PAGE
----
The Equality Act recognises that people with disability may, and often must, be treated more favourably than people without disabilities. It covers Disability Equality Duty and requires schools make “reasonable adjustments” to allow children with disabilities to engage with education on an equal footing as possible with their non-disabled peers. It may also be helpful to know that the Act covers discrimination and harassment.
Any temperature in the range of 97.0 F to 100.0 F is not generally a cause for concern for healthy individuals. But there is more to autoinflammatory diseases than the body temperature.
For over 100 years, 98.6 degrees F (or 37 degrees C) has been accepted as the standard for a normal body temp. This became the standard after a German physician, Dr. Carl Wunderlich, recorded auxiliary (armpit) temperatures from about 25,000 people in the 1800s. With that data, he concluded that the average temperature was 98.6 degrees F, or 37.0 degrees C.
In 1993, the science of normal body temperatures was again studied using modern methods. In that study, published in the Journal of American Medical Association, researchers determined that 98.2 degrees F is a normal body temperature. But this study went further and studied body temperatures at different times of the day. Researchers concluded that,
37.2 degrees C (98.9 degrees F) in the early morning and 37.7 degrees C (99.9 degrees F) overall should be regarded as the upper limit of the normal oral temperature range in healthy adults aged 40 years or younger…
Normal Body Temperature is Highly Variable
Keep in mind, this number, whether it’s 98.6 or 98.2 degrees F, is just an average. The human body has a wide range that is considered normal and each individual may have their own normal range. Any temperature between 97.0ºF to 99.0ºF (36.1ºC to 37.2ºC) is considered perfectly normal and not a cause for concern by itself. Even temperatures from 96.0 to 97.0ºF are not unusual, especially upon waking in the morning. In that same study that revised Dr. Wunderlich’s normal body temperature, the range of temperatures record for study participants was 96.0ºF to 100.8ºF.
What is Hypothermia?
The National Institutes of Health (NIH) states that any temperature below 95.0ºF (35.0ºC) is considered hypothermia. If you or your child’s temperature gets below 95.0ºF, call your doctor immediately.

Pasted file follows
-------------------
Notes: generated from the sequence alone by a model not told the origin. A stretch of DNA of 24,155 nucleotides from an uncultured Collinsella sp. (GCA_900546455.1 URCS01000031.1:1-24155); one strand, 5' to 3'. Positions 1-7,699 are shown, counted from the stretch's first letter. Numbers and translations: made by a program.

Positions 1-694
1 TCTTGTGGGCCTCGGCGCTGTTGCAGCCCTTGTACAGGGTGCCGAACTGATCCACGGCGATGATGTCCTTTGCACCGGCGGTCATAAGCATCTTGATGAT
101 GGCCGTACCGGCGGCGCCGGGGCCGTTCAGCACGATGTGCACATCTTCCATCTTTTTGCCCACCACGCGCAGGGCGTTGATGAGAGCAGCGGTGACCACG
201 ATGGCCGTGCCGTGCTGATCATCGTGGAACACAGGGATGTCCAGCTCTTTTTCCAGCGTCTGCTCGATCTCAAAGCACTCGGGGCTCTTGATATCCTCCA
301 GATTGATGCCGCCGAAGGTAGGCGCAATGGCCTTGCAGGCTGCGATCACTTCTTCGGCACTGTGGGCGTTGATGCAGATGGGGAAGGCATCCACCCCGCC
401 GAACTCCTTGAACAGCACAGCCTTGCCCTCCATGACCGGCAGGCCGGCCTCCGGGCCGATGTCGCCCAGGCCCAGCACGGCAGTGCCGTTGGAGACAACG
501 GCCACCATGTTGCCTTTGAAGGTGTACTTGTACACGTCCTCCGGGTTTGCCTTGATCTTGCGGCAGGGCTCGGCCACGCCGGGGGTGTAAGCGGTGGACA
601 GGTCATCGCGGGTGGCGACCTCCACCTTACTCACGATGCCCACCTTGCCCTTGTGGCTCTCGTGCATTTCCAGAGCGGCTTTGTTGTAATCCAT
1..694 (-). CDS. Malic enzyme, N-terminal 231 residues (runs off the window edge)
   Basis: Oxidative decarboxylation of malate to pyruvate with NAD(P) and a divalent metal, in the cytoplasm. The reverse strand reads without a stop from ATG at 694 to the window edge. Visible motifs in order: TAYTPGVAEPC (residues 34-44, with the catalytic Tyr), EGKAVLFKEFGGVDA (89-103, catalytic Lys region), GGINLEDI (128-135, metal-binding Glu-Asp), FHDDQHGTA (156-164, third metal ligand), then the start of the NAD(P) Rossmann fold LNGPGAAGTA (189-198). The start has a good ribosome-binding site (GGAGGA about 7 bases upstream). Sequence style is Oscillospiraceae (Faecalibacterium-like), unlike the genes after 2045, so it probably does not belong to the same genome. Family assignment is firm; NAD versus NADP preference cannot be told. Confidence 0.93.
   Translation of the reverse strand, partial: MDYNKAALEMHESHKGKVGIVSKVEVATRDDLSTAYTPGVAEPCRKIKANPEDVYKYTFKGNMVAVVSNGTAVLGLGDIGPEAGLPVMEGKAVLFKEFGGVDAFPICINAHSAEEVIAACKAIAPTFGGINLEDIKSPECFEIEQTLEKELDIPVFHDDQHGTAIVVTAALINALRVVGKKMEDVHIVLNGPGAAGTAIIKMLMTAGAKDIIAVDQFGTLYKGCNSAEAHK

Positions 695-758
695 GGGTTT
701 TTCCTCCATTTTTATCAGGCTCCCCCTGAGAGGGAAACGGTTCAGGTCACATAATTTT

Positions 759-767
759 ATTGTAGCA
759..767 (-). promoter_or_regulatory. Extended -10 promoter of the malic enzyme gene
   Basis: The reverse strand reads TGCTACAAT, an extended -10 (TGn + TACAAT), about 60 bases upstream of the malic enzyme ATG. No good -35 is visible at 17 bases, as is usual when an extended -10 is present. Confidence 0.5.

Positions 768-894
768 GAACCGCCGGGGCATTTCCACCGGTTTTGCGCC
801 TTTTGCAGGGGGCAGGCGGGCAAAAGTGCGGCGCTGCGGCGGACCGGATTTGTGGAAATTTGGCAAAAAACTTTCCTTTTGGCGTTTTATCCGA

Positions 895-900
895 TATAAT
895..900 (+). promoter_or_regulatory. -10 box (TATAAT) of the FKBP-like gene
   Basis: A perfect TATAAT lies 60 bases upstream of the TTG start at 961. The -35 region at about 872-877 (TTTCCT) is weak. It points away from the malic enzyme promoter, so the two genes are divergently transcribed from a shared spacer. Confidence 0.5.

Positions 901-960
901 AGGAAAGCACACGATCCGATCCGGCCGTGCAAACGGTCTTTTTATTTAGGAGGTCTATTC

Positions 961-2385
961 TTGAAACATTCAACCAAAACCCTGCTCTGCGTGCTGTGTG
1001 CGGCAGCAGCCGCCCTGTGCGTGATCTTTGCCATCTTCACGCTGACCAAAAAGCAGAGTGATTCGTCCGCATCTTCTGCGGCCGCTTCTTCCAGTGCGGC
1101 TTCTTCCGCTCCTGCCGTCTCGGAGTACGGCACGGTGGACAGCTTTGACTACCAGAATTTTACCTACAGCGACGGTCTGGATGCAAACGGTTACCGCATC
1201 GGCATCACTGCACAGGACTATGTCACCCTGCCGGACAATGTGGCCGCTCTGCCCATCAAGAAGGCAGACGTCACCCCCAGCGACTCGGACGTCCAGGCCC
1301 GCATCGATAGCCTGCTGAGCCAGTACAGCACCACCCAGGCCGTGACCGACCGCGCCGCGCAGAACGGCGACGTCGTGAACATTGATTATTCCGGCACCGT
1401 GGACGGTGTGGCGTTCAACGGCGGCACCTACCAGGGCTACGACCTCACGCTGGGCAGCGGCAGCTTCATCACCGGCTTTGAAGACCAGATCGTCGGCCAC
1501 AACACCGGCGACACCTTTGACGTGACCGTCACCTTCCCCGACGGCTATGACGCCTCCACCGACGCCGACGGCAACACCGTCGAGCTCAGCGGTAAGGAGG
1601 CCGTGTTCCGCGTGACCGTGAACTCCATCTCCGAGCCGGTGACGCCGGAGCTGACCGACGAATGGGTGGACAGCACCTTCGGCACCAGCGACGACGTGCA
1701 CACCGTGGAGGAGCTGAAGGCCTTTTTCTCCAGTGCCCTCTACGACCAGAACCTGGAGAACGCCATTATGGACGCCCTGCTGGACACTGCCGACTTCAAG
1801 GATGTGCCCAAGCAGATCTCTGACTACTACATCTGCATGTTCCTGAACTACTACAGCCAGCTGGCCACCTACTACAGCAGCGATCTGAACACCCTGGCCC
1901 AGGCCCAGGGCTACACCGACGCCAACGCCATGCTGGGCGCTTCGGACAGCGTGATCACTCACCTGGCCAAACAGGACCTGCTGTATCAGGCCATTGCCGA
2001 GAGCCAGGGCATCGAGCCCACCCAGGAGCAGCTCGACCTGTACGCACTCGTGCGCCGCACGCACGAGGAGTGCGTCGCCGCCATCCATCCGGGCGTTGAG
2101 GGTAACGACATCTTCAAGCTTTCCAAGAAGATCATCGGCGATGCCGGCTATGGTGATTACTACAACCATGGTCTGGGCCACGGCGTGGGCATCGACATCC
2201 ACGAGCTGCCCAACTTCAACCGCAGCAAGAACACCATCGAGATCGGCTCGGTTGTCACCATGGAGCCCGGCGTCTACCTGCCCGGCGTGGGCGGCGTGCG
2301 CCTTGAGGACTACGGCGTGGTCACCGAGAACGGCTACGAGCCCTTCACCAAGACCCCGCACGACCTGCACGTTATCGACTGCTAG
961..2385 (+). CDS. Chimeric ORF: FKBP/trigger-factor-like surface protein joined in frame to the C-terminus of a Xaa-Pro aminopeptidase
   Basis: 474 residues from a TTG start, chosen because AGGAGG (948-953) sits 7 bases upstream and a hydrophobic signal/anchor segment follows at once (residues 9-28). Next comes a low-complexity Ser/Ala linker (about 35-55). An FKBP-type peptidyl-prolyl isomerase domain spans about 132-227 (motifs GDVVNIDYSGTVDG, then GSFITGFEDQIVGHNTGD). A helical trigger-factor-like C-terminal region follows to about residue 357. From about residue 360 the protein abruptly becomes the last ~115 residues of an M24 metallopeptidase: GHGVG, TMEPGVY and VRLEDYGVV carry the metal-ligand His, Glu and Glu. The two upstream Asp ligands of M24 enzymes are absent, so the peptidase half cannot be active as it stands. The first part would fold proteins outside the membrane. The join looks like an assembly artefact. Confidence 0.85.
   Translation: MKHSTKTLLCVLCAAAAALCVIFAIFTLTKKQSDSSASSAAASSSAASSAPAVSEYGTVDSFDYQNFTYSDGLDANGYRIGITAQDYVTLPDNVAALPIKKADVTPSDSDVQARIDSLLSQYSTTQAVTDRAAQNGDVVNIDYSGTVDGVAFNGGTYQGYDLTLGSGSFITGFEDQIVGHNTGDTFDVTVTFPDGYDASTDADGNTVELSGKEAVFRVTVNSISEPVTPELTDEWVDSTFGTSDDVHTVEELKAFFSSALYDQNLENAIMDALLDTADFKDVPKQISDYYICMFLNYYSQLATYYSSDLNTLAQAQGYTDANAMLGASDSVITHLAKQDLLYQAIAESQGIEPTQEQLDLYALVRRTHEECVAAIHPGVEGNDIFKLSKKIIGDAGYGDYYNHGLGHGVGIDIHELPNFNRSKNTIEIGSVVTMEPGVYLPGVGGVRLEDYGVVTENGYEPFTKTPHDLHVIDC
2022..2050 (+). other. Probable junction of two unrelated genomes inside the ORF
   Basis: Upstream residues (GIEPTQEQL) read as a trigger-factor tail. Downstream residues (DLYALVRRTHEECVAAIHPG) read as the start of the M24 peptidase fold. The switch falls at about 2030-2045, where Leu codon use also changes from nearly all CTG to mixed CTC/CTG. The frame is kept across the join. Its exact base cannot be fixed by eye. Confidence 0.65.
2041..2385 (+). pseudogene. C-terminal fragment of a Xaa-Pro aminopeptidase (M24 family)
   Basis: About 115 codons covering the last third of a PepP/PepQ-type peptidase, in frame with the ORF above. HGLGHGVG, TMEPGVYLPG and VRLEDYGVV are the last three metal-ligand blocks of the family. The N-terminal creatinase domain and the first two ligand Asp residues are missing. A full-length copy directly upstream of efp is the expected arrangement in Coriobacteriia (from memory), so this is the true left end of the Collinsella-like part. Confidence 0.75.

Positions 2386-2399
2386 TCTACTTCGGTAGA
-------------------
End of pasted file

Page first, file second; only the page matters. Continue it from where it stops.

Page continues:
The Feverprints study seeks to learn more about normal temperature fluctuations and fevers.
The Feverprints Study – Research You Can Participate in to Advance What is Known about Fevers and Normal Body Temperature
Much more could be learned about fevers and normal body temperatures in humans. Researchers from Boston Children’s Hospital and Beth Israel Deaconess Medical Center, both of which have autoinflammatory disease clinics, are now studying this. Anyone in the U.S. age 7 and older can participate in this study. All you need is the iPhone app, a thermometer, and a couple minutes a day to log your temperature. Click here to learn more about the Feverprints study.
We’re making judgments on normal and abnormal temperatures based on information that may be inaccurate. This may lead us to over-treat some patients that don’t need to be treated and to withhold treatment from patients that should be treated.
It’s important to not only focus on the fever in autoinflammatory diseases. Although the fever is easy to measure and document, know that when someone is suffering from a periodic fever syndrome, it’s not just a fever. There is systemic inflammation happening throughout the body.
When determining when and how to treat a patient with an autoinflammatory disease, the other symptoms, such as pain severity, rashes, or joint swelling and blood test results, such as CRP (C-reactive protein), ESR (erythrocyte sedimentation rate), and SAA (serum amyloid A) also need to be considered. For some, symptoms can come before the fever, or in some without a fever. Without treatment, patients with autoinflammatory diseases can suffer greatly even when they don’t have the medical definition of a fever.
When trying to find a diagnosis and/or discuss treatment with your doctor, make sure you document and discuss with your doctor not just the temperature, but also all symptoms. If you or your child has joint pain, mouth ulcers, rashes, abdominal pain, eye issues, hearing loss, or any other symptoms, these need to be logged and discussed with your doctor as well. A good diagnosis is not made just on the basis of the fever, but by evaluating all symptoms, lab tests, and genetic test results collectively. Likewise, effective treatment cannot be made by focusing solely on the fever.